Last week I was invited to Knob Creek’s Big Flavor Dinner at 610 Magnolia. I generally don’t get invited to fancy places like 610, so I RSVP’d before I even finished reading the press release. I read that there’d be bourbon cocktails and samples of Knob Creek products: Knob Creek, Knob Rye Whiskey, Knob Single Barrel, and Knob Smoked Maple. So I was in! Dinner would just be the icing on the whiskey cake.
I should have kept reading. Somehow I skipped over the part that stated: “This dinner will give guests an unmatched, full-flavored culinary experience that includes a behind-the-scenes look at the preparation of the dinner as well as a butchering demonstration.” Butchering demonstration? There’s apparently nothing I wouldn’t do for free bourbon.
I walked in and immediately found the bar, of course. As I scanned the room for familiar faces, I saw something that immediately gave me flashbacks to 7th-grade science class — a pig splayed out on a table. I could have sworn I smelled the formaldehyde that wafted through my junior high hallways. But there weren’t actually any preservatives. The demonstration, led by Chef Edward Lee, was to enlighten guests on where their favorite pig meat comes from — what part of the pig produces the pork chop, which part produces bacon, etc.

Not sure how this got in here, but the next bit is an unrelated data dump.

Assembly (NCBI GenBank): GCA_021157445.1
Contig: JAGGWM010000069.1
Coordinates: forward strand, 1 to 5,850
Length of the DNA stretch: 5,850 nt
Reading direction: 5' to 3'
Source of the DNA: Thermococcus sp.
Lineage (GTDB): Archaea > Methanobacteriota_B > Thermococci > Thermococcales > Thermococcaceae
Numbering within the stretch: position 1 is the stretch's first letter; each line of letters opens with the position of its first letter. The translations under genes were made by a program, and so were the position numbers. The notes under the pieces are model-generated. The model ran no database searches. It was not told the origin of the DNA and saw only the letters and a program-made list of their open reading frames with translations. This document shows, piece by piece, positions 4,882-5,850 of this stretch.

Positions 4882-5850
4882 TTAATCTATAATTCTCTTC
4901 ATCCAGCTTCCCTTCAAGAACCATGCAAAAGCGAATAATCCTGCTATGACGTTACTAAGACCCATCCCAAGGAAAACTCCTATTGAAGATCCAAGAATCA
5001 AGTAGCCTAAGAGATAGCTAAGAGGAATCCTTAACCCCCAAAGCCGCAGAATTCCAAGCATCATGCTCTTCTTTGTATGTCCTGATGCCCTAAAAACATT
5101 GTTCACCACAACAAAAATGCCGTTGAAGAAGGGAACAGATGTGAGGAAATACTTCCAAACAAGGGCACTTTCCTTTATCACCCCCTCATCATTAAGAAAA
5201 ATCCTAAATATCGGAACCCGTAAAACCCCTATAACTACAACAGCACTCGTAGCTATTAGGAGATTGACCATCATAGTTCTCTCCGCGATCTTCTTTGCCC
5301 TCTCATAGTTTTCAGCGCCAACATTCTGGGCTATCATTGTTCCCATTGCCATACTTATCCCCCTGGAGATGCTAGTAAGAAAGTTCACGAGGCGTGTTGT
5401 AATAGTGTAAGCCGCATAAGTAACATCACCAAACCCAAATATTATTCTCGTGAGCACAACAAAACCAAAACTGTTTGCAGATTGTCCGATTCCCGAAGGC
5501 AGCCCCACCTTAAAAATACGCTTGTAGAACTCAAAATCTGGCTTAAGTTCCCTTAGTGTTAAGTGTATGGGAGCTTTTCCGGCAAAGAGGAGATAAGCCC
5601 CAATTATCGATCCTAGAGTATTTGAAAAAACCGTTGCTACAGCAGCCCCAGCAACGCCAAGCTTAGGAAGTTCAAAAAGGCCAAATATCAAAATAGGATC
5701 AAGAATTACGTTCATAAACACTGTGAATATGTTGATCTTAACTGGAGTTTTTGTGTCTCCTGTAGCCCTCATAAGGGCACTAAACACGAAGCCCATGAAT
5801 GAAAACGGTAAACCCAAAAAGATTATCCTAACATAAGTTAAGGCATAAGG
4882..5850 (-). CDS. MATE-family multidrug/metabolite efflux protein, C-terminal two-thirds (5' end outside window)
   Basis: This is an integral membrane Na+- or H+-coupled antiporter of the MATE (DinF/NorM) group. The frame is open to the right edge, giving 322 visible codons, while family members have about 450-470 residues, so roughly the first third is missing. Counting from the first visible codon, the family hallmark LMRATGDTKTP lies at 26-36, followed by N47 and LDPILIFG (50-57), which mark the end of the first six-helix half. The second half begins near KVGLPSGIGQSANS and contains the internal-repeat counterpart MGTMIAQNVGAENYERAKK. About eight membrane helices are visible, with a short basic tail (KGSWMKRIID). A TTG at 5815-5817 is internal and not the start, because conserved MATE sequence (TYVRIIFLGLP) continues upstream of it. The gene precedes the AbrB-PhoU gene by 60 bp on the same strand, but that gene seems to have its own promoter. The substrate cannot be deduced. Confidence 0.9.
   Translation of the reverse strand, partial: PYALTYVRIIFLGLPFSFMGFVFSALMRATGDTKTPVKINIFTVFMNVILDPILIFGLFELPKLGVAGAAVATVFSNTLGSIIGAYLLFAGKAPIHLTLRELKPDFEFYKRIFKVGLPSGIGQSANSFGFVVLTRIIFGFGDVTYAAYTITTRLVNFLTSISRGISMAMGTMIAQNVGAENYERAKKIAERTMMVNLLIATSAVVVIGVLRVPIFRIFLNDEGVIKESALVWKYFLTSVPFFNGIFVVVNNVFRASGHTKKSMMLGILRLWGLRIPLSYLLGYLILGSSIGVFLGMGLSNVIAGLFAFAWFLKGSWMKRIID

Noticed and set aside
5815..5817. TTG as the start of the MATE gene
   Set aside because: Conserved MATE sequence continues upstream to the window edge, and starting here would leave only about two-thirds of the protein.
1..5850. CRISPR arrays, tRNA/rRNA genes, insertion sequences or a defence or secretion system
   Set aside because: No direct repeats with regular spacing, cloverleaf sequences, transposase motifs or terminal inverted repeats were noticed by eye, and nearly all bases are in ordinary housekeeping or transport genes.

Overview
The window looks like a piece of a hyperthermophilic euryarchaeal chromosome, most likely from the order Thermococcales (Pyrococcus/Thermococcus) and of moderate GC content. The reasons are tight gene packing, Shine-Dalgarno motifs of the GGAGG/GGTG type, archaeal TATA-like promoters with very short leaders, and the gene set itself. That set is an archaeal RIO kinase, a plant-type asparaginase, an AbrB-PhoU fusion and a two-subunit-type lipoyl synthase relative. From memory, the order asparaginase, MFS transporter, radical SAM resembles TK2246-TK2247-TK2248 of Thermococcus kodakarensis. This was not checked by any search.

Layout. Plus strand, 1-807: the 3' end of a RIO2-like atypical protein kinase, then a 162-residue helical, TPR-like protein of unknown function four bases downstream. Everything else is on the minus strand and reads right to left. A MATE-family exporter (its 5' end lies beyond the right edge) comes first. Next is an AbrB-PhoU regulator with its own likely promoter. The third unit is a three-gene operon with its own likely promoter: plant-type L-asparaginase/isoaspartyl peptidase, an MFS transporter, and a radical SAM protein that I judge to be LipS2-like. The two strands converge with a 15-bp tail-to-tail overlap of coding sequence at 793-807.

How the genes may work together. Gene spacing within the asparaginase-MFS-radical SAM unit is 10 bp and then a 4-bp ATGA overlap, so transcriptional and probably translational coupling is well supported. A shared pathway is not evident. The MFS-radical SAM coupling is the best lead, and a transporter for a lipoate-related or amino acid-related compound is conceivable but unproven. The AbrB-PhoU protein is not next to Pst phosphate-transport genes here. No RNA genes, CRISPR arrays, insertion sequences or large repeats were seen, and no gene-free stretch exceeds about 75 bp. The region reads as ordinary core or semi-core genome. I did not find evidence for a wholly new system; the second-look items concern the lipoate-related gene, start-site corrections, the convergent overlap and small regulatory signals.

For those who could stand to look, I’m sure it was an enjoyable experience. I, unfortunately, had to step outside to avoid hearing sawing of the bones. But I’m one of those stupid carnivores who don’t want to think about where their meat comes from. I admit my faults as a meat-eating human being.
After the demonstration, we went into the restaurant and hat a sit-down meal that paired pork dishes with samples of the above-mentioned Knob Creek products. It was delicious — including the bacon-and-egg-flavored ice cream at the end.
Three cheers to Knob Creek, Edward Lee and 610 Magnolia! Seeing a dead pig head was definitely worth free bourbon.